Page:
Task Perspective of Motor Learning
Further expanding on the ‘how’ and ‘why’ of MovNat, motor skills can be conceptualized in one of two ways: as a task or as a level of performance proficiency (the latter of which is the topic of a later installment in this series). MovNat’s movement skills are actually viewed in both ways, depending on the goal of coaching or the personal practice session. In this week’s installment, w
e will examine the task perspective of motor learning theory and how it is relevant within the constructs of the MovNat curriculum.
One way to view the concept of a MovNat skill or technique is as an act or task. The goal here is to determine prominent characteristics of motor tasks that movement practitioners can use to distinguish one task from another. Three characteristics that have been used in the field of motor learning to classify tasks is to examine the way the task is organized (discrete, serial, and continuous), the relative importance of motor and cognitive elements in the performance of the task, and the level of environmental complexity or predictability surrounding skill performance. In other words, taking these three characteristics into account, is the skill or technique at the beginner, intermediate, or advanced level?
The first scheme for skill classification concerns the way the movement is organized. At one end of this classification system is the discrete skill, which is a task that is characterized by a defined beginning and end and that is often very brief in duration. A good example of a discrete skill is one of the most fundamental skills in the MovNat curriculum, the vertical jump. Discrete skills are prominent components of the MovNat curriculum, as well as within the context of many sports and games, especially those involving the distinct acts of hitting (defending/combatives), kicking, jumping, throwing, and catching. So you see, if one of your goals or the goal of a client is to improve sport performance, doesn’t it just make sense to incorporate MovNat training into your overall performance enhancement plan?
Sometimes discrete skills are combined to form more complicated actions. These skills are classified as serial skills, suggesting that the order of the elements is in some sense crucial and dependent for successful task performance. Take, for instance, a MovNat Combo Workout (MCW). Each MCW is comprised of several (3-5) discrete skills that are to be performed in a certain sequence in order to accomplish an end goal. Practical example, the task to accomplish is to get on top of a flat rock outcropping on the other side (from where you are standing) of a small ravine: broad jump across a small ravine to a basic forward roll (or general landing), followed by a running vertical jump to a climb up. The task includes several discrete skills that are combined and must be executed in succession in order to accomplish the goal.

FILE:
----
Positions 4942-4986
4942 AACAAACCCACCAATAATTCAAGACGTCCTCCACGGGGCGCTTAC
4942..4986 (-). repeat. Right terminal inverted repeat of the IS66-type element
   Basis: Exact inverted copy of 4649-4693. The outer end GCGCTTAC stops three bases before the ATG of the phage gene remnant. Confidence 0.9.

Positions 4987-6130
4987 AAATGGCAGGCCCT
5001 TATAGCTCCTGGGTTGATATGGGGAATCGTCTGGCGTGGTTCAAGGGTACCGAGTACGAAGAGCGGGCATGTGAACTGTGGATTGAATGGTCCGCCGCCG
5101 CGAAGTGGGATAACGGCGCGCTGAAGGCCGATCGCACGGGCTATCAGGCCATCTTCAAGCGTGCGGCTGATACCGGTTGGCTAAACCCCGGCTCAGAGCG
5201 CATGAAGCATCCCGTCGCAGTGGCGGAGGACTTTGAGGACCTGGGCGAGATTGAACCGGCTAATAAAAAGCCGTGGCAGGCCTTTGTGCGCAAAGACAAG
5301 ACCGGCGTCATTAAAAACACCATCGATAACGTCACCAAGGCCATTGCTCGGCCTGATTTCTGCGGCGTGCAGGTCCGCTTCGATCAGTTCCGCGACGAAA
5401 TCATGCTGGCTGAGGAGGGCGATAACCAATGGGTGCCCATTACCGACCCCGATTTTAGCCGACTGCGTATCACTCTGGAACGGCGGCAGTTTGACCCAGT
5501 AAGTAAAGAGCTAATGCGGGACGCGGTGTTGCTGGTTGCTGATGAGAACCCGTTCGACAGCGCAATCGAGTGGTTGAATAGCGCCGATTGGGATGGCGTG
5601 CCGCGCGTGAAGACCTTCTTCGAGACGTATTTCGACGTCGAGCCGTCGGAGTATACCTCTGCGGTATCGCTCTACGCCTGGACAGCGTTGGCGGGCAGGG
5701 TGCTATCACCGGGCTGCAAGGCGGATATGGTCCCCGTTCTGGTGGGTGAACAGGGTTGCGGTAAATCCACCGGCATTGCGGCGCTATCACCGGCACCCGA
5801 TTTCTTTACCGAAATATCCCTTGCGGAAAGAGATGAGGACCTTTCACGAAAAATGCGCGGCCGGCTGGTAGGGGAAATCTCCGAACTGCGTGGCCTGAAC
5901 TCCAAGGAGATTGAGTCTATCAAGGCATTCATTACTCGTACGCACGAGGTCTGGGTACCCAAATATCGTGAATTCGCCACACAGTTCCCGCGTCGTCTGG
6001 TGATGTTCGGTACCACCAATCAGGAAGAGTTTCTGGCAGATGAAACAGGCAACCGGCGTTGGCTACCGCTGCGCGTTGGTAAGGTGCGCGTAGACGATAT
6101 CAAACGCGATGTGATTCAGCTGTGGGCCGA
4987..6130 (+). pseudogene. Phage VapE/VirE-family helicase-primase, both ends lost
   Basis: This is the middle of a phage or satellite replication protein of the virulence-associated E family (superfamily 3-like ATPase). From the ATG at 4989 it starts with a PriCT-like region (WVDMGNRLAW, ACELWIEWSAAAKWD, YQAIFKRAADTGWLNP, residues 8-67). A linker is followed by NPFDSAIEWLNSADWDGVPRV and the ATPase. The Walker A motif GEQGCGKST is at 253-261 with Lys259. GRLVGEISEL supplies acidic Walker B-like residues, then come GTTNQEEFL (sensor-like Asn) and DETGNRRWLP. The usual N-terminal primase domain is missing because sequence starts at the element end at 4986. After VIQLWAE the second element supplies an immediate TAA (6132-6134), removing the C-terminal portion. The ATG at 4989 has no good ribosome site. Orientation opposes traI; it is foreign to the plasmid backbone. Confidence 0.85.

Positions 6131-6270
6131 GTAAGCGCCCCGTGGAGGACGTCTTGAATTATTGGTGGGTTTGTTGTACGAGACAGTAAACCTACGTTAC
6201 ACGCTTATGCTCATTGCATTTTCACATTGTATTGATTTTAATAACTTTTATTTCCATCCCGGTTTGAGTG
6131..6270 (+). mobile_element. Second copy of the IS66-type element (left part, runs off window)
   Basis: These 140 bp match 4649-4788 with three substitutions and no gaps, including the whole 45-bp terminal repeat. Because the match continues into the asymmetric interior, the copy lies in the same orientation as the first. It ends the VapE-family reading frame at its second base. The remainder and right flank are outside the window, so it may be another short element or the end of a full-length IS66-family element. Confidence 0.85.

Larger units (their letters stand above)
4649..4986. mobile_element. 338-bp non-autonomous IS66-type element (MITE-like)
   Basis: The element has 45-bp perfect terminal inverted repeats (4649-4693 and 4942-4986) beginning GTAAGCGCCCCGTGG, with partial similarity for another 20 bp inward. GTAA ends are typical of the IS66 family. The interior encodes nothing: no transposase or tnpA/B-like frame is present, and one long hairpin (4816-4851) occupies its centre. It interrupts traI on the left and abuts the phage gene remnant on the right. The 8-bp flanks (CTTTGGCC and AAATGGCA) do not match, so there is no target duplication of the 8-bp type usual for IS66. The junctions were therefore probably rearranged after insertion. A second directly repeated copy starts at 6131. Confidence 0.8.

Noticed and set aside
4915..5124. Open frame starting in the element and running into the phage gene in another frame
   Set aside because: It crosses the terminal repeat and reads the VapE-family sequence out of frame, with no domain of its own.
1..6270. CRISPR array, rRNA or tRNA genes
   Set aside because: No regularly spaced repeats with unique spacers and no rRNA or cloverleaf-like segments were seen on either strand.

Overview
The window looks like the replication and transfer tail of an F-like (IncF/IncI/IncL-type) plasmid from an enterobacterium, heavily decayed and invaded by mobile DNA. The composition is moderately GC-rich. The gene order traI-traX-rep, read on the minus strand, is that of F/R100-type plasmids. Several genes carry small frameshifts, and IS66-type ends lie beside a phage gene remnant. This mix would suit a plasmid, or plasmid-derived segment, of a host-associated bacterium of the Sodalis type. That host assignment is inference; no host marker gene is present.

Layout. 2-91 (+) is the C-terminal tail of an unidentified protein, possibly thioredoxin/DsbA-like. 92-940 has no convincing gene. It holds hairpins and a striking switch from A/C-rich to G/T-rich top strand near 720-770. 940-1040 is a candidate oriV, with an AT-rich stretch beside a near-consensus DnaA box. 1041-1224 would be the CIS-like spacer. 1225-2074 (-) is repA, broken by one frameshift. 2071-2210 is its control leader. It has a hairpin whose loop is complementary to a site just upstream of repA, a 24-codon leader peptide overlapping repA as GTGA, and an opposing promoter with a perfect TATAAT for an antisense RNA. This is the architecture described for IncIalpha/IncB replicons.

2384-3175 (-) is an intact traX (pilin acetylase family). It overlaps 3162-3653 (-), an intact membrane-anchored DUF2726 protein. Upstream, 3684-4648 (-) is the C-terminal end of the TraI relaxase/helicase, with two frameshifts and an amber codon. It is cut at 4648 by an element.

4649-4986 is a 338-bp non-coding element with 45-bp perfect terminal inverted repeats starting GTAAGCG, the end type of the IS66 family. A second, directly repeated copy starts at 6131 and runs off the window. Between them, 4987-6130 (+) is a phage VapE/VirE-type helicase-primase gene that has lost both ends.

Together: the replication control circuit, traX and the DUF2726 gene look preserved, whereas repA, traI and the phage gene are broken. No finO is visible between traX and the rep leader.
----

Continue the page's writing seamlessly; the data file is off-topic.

A final category of task organization involves movements with no definable beginning or end; referred to as continuous skills. These skills are often repetitive or rhythmic in nature, with the ongoing stream of action flowing on for longer periods of time (i.e., many minutes). Examples of continuous skills in the MovNat curriculum including swimming, running, and walking, with the duration of the activity not being dictated by a definitive beginning or ending, but instead, determined by either the performer or the environment.
Over the next couple of weeks try to give a little more thought into how you structure your personal MovNat sessions or those of your clients. Is the focus on the development of discrete skills, serial skills, or continuous skills, and how does your approach to programming assist in the attainment of your or your client’s goal(s)? In the next installment of this series, we’ll take a look at the MovNat methodology using two additional motor skill classification systems: (1) relative importance of motor and cognitive elements and (2) levels of environmental complexity and predictability.
Until next time, get out and MovNat!
“Steve Gangemi” (51:42)
Hello MovNatters and newcomers! Welcome to the first in a series of informative installments that aims to answer the question: “Why MovNat?”
As most of you know, and for those who don’t, MovNat was founded by Erwan Le Corre in 2009 and is primarily inspired by some of the most prominent pioneers of physical education in Europe (mainly Amoros, Jahn, and Hebert), but with significant tweaks and improvements that are based on modern exercise science, kinesiology, bio-mechanics, and strength & conditioning. So what is MovNat, and why?
MovNat Combo Workout (MCW): CLIMBING / JUMPING / BALANCING / CRAWLING: Playground option, navigating a climbing structure
A MovNat combo workout (MCW) is a short circuit, combining a selection of techniques and movement variations, to be performed several times in a row without discontinuity. The content, emphasis, and level of difficulty of a combo in term of volume (time, number of sets and reps, distance), intensity (speed, height, distance, weight) or complexity (movement pattern, surfaces, shapes, weather conditions) should vary in relation to individual level and objectives.